Once again, news that the White House is considering using a drone strike to kill a U.S. citizen abroad is fostering an amorphous, ill-defined outrage bubble.
Precisely why killing a U.S. citizen -- reportedly an active al-Qaida member -- would be troubling deserves some hashing out. The fervid concern for an American life (even an al-Qaida member) over the many hundreds of non-American civilians killed by the CIA and Pentagon's drone programs deserves scrutiny. I suggest that, of course, American lives should not be held in higher sanctity than the lives of foreigners. However, the considerations required when a U.S. citizen becomes a potential drone target illustrate the vagaries of a war without border or boundary under which we live, administered by secretive judicial processes and enabled by drone technology.
One basic and initial point is that U.S. citizens, even terror suspects, should not be summarily executed without being brought to trial. The administration's answer -- grounded by the overreaching legal framework established in the post 9/11 Authorization of Military Force Act -- is that so long as the Justice Department can show that military action in this case is "legal and constitutional," then the suspect is fair game for a drone death. This reflects an inherently problematic legal structure: Based on an executive wish to take out a given target, the judicial branch must engineer acts of obfuscated legal jujitsu to contain the desired killing within the inscriptions of the law. As was the case with Bush-era DoJ legal opinions, which condoned torture and extraordinary rendition, appeals to law in these cases have proven little more than an ad hoc means of ass-covering for human rights and civil liberties abrogations.
Justice Department authorizations for controversial drone killings, couched as they must be in questionable claims of "imminent" threat, will be classified and kept from public view. The Obama administration has admitted to killing by drone strike four Americans since 2009, including the targeted Anwar al-Awlaki and his teen son. The 16-year-old's death was publicly justified by White House senior advisor Robert Gibbs, who claimed the boy “should have [had] a far more responsible father.”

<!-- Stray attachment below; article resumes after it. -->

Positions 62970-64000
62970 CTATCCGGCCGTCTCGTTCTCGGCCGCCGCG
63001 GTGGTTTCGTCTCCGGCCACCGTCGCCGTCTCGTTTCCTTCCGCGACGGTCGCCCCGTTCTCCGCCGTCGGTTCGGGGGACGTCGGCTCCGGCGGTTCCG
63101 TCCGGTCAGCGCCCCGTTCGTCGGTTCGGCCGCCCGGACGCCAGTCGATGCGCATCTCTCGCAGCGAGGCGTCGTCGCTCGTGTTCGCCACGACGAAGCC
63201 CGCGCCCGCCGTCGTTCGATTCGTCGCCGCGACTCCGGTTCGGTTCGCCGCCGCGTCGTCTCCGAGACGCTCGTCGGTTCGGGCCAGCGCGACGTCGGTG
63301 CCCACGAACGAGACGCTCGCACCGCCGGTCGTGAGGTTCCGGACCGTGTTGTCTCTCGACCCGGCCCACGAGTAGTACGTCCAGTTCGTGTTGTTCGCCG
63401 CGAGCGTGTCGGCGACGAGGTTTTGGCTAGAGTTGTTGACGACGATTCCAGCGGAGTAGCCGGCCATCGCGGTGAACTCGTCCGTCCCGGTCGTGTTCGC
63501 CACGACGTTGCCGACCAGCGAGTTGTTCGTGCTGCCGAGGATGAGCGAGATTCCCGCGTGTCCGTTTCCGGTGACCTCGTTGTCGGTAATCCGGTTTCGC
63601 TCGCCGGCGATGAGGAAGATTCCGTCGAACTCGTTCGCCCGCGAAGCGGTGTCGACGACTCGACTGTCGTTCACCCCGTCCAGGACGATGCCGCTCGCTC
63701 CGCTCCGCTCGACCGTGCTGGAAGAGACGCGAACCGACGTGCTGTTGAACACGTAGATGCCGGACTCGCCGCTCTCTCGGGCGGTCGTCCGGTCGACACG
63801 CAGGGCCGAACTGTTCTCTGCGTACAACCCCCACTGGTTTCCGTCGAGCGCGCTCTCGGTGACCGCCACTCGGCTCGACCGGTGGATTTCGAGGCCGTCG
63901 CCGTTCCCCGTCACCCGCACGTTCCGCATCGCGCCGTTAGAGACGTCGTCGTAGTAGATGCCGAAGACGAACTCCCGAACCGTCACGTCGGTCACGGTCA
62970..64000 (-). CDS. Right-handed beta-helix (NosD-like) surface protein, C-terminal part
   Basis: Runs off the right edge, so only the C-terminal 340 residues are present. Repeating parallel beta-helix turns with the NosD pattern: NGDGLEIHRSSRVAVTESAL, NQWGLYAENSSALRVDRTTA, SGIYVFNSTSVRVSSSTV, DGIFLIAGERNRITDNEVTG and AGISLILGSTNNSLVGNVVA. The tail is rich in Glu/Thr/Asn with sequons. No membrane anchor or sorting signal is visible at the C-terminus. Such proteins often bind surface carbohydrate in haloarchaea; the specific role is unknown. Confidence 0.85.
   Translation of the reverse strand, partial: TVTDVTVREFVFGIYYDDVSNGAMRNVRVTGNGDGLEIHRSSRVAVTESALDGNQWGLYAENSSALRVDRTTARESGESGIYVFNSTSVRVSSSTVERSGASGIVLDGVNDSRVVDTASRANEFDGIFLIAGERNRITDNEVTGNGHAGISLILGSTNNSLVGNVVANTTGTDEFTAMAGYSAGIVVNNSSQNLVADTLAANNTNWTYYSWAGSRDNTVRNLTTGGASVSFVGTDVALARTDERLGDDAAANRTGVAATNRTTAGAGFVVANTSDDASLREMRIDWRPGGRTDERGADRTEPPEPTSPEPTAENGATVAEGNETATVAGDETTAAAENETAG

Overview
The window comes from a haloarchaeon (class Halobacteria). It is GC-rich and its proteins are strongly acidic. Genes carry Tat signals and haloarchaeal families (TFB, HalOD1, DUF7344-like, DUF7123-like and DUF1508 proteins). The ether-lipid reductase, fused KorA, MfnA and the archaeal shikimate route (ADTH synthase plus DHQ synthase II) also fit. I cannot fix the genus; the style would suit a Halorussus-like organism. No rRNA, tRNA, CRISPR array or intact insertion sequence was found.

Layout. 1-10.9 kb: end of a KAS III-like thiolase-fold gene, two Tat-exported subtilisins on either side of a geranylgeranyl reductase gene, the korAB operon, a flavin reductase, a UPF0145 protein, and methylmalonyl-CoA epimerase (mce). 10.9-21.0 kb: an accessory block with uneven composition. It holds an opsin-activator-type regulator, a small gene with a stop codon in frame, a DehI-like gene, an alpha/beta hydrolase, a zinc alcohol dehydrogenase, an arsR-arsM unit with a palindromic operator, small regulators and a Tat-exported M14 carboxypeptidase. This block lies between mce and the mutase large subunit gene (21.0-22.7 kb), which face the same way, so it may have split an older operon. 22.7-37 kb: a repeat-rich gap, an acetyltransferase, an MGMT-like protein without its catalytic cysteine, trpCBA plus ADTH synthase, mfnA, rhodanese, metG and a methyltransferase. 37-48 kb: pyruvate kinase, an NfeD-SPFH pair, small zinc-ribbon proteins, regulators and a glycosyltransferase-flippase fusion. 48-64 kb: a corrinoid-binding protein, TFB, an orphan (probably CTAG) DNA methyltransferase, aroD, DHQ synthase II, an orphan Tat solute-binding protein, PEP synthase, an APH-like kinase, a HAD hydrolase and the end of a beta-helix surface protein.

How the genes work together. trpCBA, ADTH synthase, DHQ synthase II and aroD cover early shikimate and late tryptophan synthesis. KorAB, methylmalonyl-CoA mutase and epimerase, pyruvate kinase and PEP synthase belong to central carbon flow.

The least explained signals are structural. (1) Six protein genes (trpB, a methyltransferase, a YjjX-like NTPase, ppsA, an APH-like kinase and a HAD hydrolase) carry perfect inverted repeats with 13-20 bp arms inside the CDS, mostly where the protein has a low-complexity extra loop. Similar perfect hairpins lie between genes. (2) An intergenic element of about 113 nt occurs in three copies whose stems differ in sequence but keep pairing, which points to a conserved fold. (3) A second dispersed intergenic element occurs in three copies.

This latest potential American drone target (whose identity has not been publicized) raises questions like those posed by libertarian Sen. Rand Paul in his epic filibuster over the nomination of drone czar John Brennan to CIA director. "Are we the battlefield," asked Paul, who was particularly concerned about the precedents set if a U.S. citizen can be extrajudicially executed. The answer, of course, is yes: New topographies of war, enabled through both drone technology and the waging of a war not on a nation but a notion (terror), mean that anywhere can be a battlefield, and a citizen of any country can be an enemy.
This fact is highlighted in the latest U.S. drone target considerations. As the AP reported, "U.S. officials said the American suspected terrorist is in a country that refuses U.S. military action on its soil and that has proved unable to go after him. And President Barack Obama's new policy says American suspected terrorists overseas can only be killed by the military, not the CIA, creating a policy conundrum for the White House." We see, then, an executive branch (with the help of the judiciary) trying to find ways to sweep away traditional lines of sovereignty to enable an American act of war to take place in a land that is neither engaged in official conflict with the U.S., nor willing to allow U.S. military action within its borders. For the U.S. this is a "conundrum" to work around, not a set of legal and geopolitical boundaries to respect.
Maryam Monalisa Gharavi wrote for the New Inquiry last year that, with a monopoly on drone technology on its side, “The United States stands behind a one-way mirror playing the most terrifying sovereign role imaginable in a so-called globalized world, watching, calculating, and exacting who will die.” In this iteration of empire, any target (U.S. citizen or none) in any nation (compliant or none) is fair game, so long as the appropriate, secrecy-shrouded legal argumentation can be pulled from thin air.